Psychologists have a new method of therapy for treating their patients, and it’s somewhat unorthodox: superheroes! For therapists, superheroes are more than just entertainment; they’re an effective way of understanding and analysing your deepest fears. Therapists are doing everything they can to bring this concept to the fore. From presenting the unique approach at conferences to training psychology students in the technique, they’re working to ensure that comic book treatment gains recognition and becomes a mainstream form of therapy.
Not only does it get the kids excited, but it’s also been observed that young patients look forward to this kind of therapy. It helps them express their emotions and reveal their underlying psychological issues. Therapists have documented the challenges that heroes and villains went through and overcame, like facing fear, being different, or losing a loved one, which helps them implement these concepts in their sessions.
Raisa Bhatia, psychologist at Hope Trust, Hyderabad, has experience with this new therapy concept. When asked about how and in what ways people identify with comics, especially superheroes, she replied pronto, “Most people see themselves in their favourite superheroes, because they aspire to be so much more than what they are. Superheroes embody those virtues that everyone admires, and people want to inculcate these qualities in them. So it’s very common for people to have superheroes as role models, even though they’re fictional.”
Raisa continued with how therapists go about this type of treatment. “In therapy, we assist clients to identify the personality traits that are problematic and learn the skills that can help change them.” She continues, “Fictional characters also sometimes serve as role models for clients for emulating those personality attributes he or she feels lacking in them. Thus, we motivate the client by chalking out their goals in a systematic manner for the purpose of bringing changes to their personality.”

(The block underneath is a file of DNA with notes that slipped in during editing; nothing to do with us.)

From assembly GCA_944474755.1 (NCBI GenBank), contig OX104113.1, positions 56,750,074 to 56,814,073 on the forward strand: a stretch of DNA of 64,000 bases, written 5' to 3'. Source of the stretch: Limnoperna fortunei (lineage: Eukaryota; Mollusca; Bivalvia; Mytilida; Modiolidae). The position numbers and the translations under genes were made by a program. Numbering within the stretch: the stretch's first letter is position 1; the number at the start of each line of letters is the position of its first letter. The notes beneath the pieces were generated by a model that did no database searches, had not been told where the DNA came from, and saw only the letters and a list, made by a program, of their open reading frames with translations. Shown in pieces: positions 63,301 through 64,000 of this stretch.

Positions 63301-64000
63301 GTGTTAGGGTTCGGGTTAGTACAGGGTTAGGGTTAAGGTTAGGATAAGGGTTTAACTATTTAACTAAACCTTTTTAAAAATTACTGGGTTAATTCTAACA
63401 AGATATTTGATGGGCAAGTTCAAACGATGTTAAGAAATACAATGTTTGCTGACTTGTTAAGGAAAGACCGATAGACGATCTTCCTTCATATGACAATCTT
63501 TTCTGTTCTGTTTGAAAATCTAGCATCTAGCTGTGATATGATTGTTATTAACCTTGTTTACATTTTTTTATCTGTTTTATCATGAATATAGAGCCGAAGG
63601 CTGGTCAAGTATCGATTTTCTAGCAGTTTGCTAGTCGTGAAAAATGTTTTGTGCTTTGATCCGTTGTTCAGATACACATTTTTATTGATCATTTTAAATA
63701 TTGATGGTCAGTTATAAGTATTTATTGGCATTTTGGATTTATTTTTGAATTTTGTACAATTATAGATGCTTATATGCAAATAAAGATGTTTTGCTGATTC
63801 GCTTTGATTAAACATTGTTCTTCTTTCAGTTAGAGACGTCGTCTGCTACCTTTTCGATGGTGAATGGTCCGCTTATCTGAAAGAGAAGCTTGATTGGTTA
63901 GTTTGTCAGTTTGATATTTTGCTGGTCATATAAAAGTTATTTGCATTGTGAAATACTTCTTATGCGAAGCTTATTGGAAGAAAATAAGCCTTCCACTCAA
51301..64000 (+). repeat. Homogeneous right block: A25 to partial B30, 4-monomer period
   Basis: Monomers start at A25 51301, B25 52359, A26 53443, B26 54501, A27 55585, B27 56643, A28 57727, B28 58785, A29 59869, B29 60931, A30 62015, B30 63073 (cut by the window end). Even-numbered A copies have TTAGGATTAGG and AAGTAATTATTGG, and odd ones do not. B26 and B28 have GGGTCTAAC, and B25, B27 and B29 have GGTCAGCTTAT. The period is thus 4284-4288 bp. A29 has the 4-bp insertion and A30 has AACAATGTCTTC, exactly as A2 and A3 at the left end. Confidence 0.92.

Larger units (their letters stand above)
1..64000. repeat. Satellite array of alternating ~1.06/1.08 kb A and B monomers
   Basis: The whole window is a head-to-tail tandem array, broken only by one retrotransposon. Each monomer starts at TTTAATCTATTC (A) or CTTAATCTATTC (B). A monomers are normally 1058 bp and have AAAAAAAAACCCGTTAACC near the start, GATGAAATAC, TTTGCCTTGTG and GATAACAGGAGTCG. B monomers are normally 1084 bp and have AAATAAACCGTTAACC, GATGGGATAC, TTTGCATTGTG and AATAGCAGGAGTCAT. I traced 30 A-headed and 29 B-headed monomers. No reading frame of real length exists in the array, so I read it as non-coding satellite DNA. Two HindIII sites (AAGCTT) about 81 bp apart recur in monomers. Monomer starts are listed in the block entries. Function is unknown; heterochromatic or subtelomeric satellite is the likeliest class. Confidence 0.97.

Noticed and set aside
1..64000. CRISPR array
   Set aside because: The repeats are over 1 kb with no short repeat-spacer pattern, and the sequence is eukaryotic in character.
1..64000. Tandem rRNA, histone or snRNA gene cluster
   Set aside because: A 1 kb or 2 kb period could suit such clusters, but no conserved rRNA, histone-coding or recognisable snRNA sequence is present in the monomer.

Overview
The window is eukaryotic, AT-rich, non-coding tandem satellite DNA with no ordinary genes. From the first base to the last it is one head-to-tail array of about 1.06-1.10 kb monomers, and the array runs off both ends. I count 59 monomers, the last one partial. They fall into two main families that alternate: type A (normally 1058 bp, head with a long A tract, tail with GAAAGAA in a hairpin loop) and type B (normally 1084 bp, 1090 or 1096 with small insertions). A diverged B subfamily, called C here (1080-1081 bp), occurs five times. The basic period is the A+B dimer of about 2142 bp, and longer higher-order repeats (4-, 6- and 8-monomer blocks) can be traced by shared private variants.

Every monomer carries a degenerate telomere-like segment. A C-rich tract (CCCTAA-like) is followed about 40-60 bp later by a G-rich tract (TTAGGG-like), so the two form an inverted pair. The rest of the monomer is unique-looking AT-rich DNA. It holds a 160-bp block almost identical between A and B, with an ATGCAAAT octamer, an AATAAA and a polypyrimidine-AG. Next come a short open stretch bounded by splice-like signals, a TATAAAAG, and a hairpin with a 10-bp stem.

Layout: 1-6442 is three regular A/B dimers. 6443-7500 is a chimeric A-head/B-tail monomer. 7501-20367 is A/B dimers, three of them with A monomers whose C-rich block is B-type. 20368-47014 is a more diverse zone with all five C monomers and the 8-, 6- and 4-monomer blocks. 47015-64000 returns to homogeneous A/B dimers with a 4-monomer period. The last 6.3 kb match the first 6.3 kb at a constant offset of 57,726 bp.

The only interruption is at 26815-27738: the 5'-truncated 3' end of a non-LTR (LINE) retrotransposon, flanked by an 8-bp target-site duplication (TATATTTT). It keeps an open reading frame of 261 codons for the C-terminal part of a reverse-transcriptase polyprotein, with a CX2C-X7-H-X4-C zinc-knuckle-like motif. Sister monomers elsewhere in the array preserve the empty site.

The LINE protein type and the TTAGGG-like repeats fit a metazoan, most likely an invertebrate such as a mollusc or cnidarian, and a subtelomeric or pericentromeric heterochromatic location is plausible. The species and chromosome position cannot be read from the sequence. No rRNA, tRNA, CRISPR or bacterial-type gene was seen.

But the comic book treatment is not a one-size-fits-all proposition. Raisa adds, “It is important to note that the superheroes the client chooses should be important to them, which makes it easier for the therapist to deal with the client at their level, facilitating further rapport that is essential for effective therapy.”
However, due to a generational divide of older professionals, not everyone is open to the idea of using games or comics in therapy. But since there have been qualitative studies conducted on this concept, with convincing results, there are some quantitative studies being done to put some additional data behind it. However, the American Psychological Association does not currently recognise comic book therapy, as it is not evidence-based. Although some doctors actively apply things like comics and video games to their approach, the concept is still in its nascent stage.
Nonetheless, more therapists are trying to integrate metaphoric play and imaginative and creative storytelling with their work. This programme is more focused on creating comics to help deal with emotions. Since the 1930s, people of all ages have not only been reading their favourite comic books, but have also imagined themselves as superheroes – either in Batman’s cape or shooting Spider
Man-like webs from their wrists. It doesn’t really matter if the stories have supernatural elements or a gripping plot; you’re somehow drawn to the characters and narratives of these comics because they’re connected to universal human emotions. And by tapping into your experiences with them, you may better understand yourself and the way you look at the world. - Sumana